Primary experiments measured the transient TM responses to a short acoustic click (i.e., a 50 µs square pulse) generated by a speaker, as shown in Figure 1, and the TM shape information to calculate the true out-of-plane motion of the entire TM [4]. We also acquired the acoustic excitation profile using a high-frequency microphone situated close to the TM, as shown in Figure 1. After the control measurement on the normal ear (closed middle-ear cavity), the sample was subjected to a series of manipulations that simulated different middle-ear conditions and pathologies. The manipulations included: (i) open middle-ear cavity, (ii) closed middle-ear cavity, (iii) injecting saline into the middle-ear cavity to the level of half TM in contact with fluid, as shown in Figure 2b, (iv) injecting saline until the full TM was in contact with fluid, (v) removing the injected fluid, (vi) immobilizing the footplate of the stapes with super glue, and (vii) interrupting the incudo-stapedial (IS) joint, as shown in Figure 2c. The shape and transient acoustic-induced displacements were measured at each manipulation (experimental setup is shown in Figure 2a). The human temporal bone study was approved by the Institutional Review Board of the Massachusetts Eye and Ear Infirmary. The use of de-identified human cadaveric tissue (only age and gender information are available) does not require a human subject study protocol.

2.3. Experimental Modal Analysis

Frequency response function (FRF) matrices computed from the ratio of the output displacements s and the input sound pressure p in the frequency domain were calculated for all the TM surface points with various middle-ear manipulations.
FRF ( x , y , ω ) =   F F T ( s ( x , y , t ) ) F F T ( p ( t ) ) ,
where x, y are the coordinates of TM points, t is time, and ω is the frequency.
FRF ( x , y , ω ) was then flattened into a 2D matrix H(n,   ω ) where n is the number of the nodes. FFT denotes fast Fourier transform.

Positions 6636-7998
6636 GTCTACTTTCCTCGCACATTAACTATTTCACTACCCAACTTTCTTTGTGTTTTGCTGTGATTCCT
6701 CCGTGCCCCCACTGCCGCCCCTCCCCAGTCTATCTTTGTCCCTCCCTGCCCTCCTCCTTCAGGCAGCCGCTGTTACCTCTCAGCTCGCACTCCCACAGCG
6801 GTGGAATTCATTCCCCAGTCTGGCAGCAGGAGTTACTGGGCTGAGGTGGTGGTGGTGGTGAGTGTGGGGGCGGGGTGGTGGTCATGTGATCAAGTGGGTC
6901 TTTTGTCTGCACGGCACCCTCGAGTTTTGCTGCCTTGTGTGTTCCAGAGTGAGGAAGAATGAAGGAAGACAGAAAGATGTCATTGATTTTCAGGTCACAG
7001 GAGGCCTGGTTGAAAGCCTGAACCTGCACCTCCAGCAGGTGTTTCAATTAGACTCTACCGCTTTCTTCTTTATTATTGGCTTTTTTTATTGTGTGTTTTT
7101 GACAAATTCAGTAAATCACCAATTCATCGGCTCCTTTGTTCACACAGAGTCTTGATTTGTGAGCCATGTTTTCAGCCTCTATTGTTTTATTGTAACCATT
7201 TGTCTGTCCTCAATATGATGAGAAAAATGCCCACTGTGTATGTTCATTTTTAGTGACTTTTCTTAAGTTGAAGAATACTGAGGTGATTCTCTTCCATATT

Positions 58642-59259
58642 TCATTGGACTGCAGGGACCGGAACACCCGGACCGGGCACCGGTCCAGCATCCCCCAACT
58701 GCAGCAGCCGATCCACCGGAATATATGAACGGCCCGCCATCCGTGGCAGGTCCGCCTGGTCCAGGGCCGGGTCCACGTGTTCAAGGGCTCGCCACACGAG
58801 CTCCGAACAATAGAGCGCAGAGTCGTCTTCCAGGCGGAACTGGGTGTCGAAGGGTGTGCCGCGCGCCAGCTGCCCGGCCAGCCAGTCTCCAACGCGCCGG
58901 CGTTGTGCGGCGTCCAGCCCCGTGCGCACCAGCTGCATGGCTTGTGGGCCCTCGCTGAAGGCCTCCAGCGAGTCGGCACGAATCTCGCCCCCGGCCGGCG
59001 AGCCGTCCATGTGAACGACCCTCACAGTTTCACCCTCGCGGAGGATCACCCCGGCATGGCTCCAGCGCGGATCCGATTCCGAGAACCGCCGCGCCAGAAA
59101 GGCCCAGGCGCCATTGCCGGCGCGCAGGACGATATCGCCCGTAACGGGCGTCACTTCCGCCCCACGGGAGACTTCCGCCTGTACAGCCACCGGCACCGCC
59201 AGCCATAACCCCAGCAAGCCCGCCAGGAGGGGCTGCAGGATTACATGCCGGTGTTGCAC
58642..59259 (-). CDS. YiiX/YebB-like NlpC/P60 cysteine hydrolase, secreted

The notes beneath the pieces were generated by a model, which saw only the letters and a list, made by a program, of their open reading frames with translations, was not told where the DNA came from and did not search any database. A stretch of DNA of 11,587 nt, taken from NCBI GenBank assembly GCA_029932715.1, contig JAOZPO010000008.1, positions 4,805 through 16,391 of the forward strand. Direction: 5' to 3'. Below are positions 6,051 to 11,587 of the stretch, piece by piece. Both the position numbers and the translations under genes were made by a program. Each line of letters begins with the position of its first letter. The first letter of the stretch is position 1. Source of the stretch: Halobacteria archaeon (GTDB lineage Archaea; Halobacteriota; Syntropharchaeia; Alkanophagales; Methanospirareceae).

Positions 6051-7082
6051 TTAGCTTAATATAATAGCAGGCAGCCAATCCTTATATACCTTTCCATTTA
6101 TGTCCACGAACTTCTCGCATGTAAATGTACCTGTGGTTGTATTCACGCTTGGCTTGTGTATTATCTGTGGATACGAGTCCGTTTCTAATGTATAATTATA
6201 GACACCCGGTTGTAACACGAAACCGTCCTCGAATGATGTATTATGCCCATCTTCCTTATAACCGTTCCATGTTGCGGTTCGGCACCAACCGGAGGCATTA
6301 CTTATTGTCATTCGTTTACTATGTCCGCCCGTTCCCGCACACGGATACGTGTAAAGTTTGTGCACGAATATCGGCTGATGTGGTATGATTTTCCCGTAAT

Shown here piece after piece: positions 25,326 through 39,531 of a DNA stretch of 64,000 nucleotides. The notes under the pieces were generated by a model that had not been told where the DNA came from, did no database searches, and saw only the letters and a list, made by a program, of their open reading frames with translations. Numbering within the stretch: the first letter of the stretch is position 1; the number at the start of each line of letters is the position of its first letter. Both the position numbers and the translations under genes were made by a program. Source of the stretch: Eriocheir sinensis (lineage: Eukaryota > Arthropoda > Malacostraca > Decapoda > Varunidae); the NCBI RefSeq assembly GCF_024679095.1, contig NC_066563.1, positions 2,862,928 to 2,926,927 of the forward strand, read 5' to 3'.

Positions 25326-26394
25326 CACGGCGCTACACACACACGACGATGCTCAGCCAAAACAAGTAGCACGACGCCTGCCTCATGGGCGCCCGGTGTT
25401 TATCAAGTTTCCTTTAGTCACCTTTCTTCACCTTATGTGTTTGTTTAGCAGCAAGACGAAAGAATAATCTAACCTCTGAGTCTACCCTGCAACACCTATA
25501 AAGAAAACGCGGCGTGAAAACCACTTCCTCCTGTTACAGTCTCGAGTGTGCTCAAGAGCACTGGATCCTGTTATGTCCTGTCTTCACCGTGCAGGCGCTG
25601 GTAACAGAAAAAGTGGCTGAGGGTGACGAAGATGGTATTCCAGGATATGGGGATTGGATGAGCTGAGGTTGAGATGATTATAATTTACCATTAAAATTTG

Complex mode indicator functions (CMIFs) were calculated by taking singular value decomposition ([17], Equation (1)) of each FRF matrix,
[ H ] = [ U ] [ Σ ] [ V ] H ,
where [H] is the flattened frequency response function matrix; [U] is the left singular vector matrix (unitary); [Σ] is the singular value matrix (diagonal); [V] is the right singular vector matrix (unitary); and []H marks the Hermitian (conjugate transpose) of matrix. The CMIF is defined as the main diagonal elements of the singular value matrix.
C M I F = diag [ Σ ]

3. Results

3.1. Representative Shape Measurement Results

The MWHI method has been verified to reach an accuracy of 0.045 mm and exhibited repeatable measurements with 17 µm accuracy on a (National Institute of Standards and Technology) traceable ball and artificial samples [31]. This paper presents the results of TM shape measurements from three post-mortem human temporal bones (TB3, TB4, and TB5) under different manipulations. The 3D shapes of the TM of the three samples measured with a closed middle-ear cavity are shown in Figure 3a–c with laser continuous wavelength tuning from 779 to 779.4 nm (i.e., maximum synthetic wavelength 1.7 mm), while N (N = 17) of phase samplings are performed to capture the optical phase at different wavelengths during wavelength tuning. The depth of the TM is rendered by color as shown in the color bar, where the TM annulus is set as zero (yellow), and the value increases negatively towards the middle-ear cavity side. In Figure 3d–h, the difference of the TM shape along the solid black line across the TM surface, as shown in Figure 3a, between the closed cavity (as reference) and different manipulations are shown. The comparison between the open cavity and the closed cavity shows no significant TM shape change in all three TBs (Figure 3d). The fluid injection induces more significant TM shape change where the fluid in contact with the TM pushes the TM surface outwards towards the ear canal side, yielding positive TM shape change values as shown in Figure 3e,f. Note in Figure 3e only half of the TM (to the right side of the plot) is in contact with the fluid. Stapes immobilization did not introduce significant TM shape change, as shown in Figure 3g. The IS joint interruption induced more significant changes to the TM shape which generally occurred at the posterior part of the TM, and the direction of the shape change was towards the middle-ear cavity (as shown in negative values in Figure 3h).